Return The Governor )

    Unwisely, the attributed costs of providing security have sometimes been revealed. This is a dangerous practice as it reveals what security is normally provided, something which for elementary reasons should not be made public. A protest by ACM about this has been  considered by the government.

    The fact is The Queen and our Royal Family provide a unique an extraordinary bargain. That they also attract tourist and other revenue is of course also a relevant consideration. This is not only in the United Kingdom. A Royal Visit to Australia, for example, can attract international attention. British arrangements...



     ACM has long argued that the British arrangements should be reformed by all of the  income of the Crown Estate being  returned to The Queen, leaving it to Her Majesty to grant what is not needed in legitimate expenses to the British government. 

    In April 2012 the arrangements for the funding of The Queen’s Official Duties were reformed . The new system of funding, referred to as the ‘Sovereign Grant’, replaces the Civil List and the three Grants-in-Aid (for Royal Travel, Communications and Information, and the Maintenance of the Royal Palaces) with a single, consolidated annual grant.

    The Sovereign Grant is designed to be a more permanent arrangement than the old Civil List system, which was reign-specific. Funding for the Sovereign Grant comes from a percentage of the profits of the Crown Estate revenue (initially set at 15%). The grant will be reviewed every five years by the Royal Trustees (the Prime Minister, the Chancellor of the Exchequer and the Keeper of the Privy Purse), and annual financial accounts will continue to be prepared and published by the Keeper of the Privy Purse.


    The new system provides for the Royal Household to be subject to the same audit scrutiny as other government expenditure, via the National Audit Office and the Public Accounts Committee. The former in ACM's view should not be mandatory,in that the choice of auditor should be left to The Queen. The latter in  ACM's view is entirely inappropriate, allowing unknown politicians to gain international status by grandstanding about the audited expenditure by the Crown of income of the Crown Estate.

    In our view the allocation of the surplus of Crown Estate income remaining after covering state overheads should be a matter for determination by the Sovereign. There is for example a crying need to replace Britannia as a Royal Navy hospital ship and Royal Yacht. Those who know, recognize that  this was a tremendous investment for the foreign relations, international trade  and influence of  Britain and the Commonwealth. Why should not the Palace discuss the allocation of the Crown Estate surplus over time to achieve this desirable objective?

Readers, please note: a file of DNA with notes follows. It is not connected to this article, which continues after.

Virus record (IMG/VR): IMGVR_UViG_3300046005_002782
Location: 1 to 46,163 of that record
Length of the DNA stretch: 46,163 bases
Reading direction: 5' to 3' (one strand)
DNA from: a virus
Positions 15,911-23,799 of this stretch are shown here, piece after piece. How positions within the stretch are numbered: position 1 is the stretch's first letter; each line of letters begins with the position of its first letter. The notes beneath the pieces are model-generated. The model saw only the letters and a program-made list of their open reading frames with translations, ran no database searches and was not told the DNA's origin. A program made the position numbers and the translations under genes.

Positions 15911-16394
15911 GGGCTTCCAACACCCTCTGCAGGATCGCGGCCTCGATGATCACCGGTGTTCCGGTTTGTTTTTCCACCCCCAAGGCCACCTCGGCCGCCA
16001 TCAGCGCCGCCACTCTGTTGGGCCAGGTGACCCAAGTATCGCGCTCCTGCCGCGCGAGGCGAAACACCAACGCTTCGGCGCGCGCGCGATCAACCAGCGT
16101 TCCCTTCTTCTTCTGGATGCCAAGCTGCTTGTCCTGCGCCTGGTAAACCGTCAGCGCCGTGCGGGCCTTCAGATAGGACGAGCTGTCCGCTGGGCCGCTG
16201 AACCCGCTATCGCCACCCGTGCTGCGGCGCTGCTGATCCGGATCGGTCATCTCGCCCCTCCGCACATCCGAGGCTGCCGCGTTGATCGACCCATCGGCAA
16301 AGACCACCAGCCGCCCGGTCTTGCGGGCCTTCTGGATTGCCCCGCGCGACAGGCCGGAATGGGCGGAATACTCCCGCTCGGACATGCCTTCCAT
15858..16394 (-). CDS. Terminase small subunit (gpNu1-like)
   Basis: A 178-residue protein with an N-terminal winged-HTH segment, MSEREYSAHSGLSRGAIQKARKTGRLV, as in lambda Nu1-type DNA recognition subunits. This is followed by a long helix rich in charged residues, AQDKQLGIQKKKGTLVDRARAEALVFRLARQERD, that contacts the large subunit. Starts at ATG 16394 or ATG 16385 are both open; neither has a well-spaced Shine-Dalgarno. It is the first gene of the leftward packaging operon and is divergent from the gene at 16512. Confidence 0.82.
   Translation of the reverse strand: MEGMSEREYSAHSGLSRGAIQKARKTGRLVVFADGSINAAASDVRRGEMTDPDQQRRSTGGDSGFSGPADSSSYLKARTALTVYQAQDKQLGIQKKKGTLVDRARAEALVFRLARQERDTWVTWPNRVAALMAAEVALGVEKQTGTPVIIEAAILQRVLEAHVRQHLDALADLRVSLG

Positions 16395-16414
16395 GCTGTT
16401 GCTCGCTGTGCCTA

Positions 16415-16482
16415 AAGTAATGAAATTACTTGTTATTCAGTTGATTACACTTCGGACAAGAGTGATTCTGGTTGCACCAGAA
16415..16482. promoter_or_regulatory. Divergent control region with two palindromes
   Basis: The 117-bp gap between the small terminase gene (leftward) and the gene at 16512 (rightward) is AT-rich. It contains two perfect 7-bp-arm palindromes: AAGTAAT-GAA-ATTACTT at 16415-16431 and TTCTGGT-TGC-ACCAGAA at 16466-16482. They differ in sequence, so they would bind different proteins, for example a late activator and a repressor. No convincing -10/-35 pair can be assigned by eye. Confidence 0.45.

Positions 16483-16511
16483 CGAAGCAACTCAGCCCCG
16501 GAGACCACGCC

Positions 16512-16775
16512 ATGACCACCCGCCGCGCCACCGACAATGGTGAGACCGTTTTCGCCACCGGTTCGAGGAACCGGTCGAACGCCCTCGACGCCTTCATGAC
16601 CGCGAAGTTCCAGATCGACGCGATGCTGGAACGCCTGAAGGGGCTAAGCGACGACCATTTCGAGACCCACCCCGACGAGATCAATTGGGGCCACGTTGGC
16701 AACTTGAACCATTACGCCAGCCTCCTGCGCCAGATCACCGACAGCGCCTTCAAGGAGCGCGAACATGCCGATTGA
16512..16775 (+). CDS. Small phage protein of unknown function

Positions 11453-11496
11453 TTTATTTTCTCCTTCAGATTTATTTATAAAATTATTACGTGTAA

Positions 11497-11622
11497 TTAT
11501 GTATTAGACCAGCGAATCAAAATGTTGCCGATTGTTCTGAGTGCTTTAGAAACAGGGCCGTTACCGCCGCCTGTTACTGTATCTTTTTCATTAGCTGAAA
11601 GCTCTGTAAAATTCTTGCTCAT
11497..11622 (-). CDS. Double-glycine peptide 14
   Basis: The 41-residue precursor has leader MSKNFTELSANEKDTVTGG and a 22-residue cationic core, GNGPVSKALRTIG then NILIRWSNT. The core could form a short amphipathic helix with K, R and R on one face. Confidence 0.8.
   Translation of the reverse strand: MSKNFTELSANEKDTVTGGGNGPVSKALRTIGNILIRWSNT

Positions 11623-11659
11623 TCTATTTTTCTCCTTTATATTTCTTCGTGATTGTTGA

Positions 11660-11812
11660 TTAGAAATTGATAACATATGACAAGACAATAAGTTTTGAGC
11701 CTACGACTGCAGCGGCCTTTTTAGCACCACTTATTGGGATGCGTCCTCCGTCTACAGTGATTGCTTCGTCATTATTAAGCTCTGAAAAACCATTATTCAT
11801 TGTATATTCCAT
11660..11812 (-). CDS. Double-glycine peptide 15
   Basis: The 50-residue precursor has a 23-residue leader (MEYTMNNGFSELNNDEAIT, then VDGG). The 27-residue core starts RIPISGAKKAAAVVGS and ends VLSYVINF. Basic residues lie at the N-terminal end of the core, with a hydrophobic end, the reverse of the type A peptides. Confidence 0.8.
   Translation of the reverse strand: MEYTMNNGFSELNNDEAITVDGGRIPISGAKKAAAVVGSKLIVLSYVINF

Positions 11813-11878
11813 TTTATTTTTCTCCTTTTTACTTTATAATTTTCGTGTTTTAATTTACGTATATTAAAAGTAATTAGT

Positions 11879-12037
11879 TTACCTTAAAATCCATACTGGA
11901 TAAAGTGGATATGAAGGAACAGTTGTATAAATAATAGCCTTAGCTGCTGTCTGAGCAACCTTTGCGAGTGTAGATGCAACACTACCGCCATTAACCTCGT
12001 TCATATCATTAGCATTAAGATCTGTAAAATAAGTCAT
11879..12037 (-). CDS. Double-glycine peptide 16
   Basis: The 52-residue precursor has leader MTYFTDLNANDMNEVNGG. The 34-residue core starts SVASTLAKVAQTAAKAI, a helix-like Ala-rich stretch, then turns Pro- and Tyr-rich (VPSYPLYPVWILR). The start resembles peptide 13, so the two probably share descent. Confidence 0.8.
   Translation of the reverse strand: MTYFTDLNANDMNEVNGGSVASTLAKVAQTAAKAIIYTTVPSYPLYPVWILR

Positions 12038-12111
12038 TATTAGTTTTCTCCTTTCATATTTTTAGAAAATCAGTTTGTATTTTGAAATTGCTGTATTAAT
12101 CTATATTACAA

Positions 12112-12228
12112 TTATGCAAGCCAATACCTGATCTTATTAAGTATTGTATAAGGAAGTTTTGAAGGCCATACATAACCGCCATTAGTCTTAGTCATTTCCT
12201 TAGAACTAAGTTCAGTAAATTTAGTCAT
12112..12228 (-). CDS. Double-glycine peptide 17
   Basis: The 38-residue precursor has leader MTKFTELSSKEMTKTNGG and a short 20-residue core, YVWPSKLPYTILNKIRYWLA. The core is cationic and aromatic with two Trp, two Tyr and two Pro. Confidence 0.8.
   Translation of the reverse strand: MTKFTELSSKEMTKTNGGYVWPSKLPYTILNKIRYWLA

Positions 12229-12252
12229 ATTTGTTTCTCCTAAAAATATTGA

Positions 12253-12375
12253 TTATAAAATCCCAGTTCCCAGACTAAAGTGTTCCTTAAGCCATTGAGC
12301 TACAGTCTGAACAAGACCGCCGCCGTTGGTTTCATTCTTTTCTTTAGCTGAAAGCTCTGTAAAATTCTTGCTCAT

• Nile Inquiry  ( 7 items )

    The Rev Fred Nile MP MP chaired the NSW Legislative Council's Inquiry into the Gentrader (Electricity Power Stations) Transactions in 2010-2011.

    The Final Report was tabled on 23 February.


    The Inquiry almost did not proceed after the Premier, the Hon Kristina Keneally MP, advised the Governor to prorogue the Parliament on 22 December 2010, although elections were not due until 26 March 2011.

    This was widely believed to be an attempt to prevent this Inquiry from going ahead.

  • Opinion Polling  ( 105 items )

    An opinion poll is a survey of public opinion from a particular sample.

    The sample and questions are designed to indicate the opinion of a larger group, for example the nation.
     Some general comments on opinion polling and opinion polling in relation to constitutional change follow these initial comments.  

    In a nation obsessed at the political and media level in polling, it is worth at this point introducing some cynicism about polling.

    The nation’s eminent psephologist, Malcolm Mackerras, once read out a definition handed to him by an ACM supporter.

    It went something like this: “An opinion poll consists of the answers of those willing to respond to uninvited questions put without notice on matters on which the respondents have not had the time to consider.”

    ...from intial polling to the actual vote...

    Before we come to our conclusions on polling on a politicians' republic, we should bear in mind that polls taken before a debate on a referendum proposal will normally record  significantly support than during the referndum.